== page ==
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Blair's Iraq gamble
Andrew Marr

Tony Blair now faces the endgame of a long, frustrating and complex diplomatic struggle that has swamped him for months.

He may be a cautious player at home, but he has been gambling that, when it comes to the Iraqi crisis, he can prevent the West falling apart.

To do that means two things.

It means persuading an angry and rampantly powerful Washington administration to swallow its impatience and stay inside the United Nations process of inspections, report-backs and resolutions before any war begins.

Tony Blair
Blair's gamble has more than just his reputation at stake
But with every day the military build-up in the Gulf challenges that timescale: is the real momentum in the corridors of the UN in New York, or among the sandy transient camp of American tanks, aircraft and infantry taking shape in Kuwait, south of the Iraqi border?

And his gamble has a second element. He also needs to persuade the other big European players on the UN Security Council, France and now Germany too, that there is a real and unavoidable need for war if Saddam does not back down.

So far, he has had little visible success, though British diplomats still hope for a last-minute gallic shrug, and agreement if Iraq fails to comply.

Click here to send your questions for Andrew Marr to answer in the Panorama Interactive programme, Tackling Saddam, this Sunday

Of course, Russia and China matter too.

But if the Germans and French fail to accept a second resolution authorising war, then Iraq will have produced the worst rift in Atlantic relations since the Suez crisis... and Tony Blair faces his unenviable worst-possible choice, of going with a US-led war, or sticking with his European allies and standing to one side.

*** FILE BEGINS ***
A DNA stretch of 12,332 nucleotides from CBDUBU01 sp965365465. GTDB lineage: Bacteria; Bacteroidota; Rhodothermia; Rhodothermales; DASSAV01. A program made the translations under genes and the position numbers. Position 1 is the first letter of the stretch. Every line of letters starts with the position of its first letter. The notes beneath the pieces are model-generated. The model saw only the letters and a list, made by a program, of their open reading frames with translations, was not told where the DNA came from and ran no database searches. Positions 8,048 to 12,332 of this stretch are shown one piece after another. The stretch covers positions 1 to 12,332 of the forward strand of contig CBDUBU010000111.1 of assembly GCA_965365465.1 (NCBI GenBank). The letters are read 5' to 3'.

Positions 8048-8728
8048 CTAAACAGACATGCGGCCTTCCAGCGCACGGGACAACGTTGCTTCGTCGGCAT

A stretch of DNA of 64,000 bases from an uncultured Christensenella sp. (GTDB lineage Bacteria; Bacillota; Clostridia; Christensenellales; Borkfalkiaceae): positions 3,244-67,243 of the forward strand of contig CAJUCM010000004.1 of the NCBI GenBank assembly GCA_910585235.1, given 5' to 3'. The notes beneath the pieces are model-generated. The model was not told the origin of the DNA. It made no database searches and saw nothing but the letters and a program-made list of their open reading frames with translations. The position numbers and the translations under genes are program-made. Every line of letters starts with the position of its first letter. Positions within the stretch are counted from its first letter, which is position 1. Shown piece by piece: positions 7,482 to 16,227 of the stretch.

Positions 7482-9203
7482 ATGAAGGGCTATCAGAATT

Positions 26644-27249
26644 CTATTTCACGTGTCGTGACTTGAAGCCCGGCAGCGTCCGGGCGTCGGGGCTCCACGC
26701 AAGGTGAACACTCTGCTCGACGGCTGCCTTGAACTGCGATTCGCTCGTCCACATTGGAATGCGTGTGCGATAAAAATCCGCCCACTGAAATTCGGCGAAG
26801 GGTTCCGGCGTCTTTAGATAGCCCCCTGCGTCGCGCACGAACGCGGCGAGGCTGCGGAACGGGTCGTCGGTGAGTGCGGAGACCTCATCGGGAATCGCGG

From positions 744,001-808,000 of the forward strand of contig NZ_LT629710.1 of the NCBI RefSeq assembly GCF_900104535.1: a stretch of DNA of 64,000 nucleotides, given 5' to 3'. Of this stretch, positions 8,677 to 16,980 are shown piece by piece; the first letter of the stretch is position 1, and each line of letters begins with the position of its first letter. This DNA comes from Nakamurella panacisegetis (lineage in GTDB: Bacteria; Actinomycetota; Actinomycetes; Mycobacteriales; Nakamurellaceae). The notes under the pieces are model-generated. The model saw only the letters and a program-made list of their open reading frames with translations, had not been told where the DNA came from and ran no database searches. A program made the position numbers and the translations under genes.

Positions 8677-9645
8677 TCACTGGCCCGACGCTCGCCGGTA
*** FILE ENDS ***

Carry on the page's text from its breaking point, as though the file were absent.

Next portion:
Garnering support

In truth, he seems to have already made that decision.

After the language of support and menace used by the prime minister and his Foreign Secretary Jack Straw in recent days, the idea of Britain not backing America seems unthinkable.

It would certainly shock President Bush to the heels on his Texan boots.

If the prime minister gets it wrong, it could destroy his reputation

Mr Blair has been working hard to help create a "coalition of the willing" who would help attack Iraq, even without a second UN resolution.

The British position is already that Saddam is in breach of Resolution 1441 by failing to help the inspectors more actively - even though public opinion in Britain does not yet see that as justifiable grounds for war.

Lonely choice

If the US attacks without explicit further UN backing, and/or the French and Germans fail to give them political cover, then the prime minister enters dark and uncertain territory.

A short, relatively bloodless removal of the Iraqi dictator might actually bolster his position, at least at home.

But a bloody and difficult war would stoke up deep hostility inside the Labour Party, among the electorate, and across Europe too.

This is a sober and probably rather lonely moment for the prime minister.

If he gets it wrong, it could destroy his reputation.

Then again, if he gets it wrong it could destroy rather a lot of other people too.

Panorama: Tackling Saddam was broadcast on Sunday, 2 February 2003, at 22:15 GMT on BBC One and on the Panorama website.

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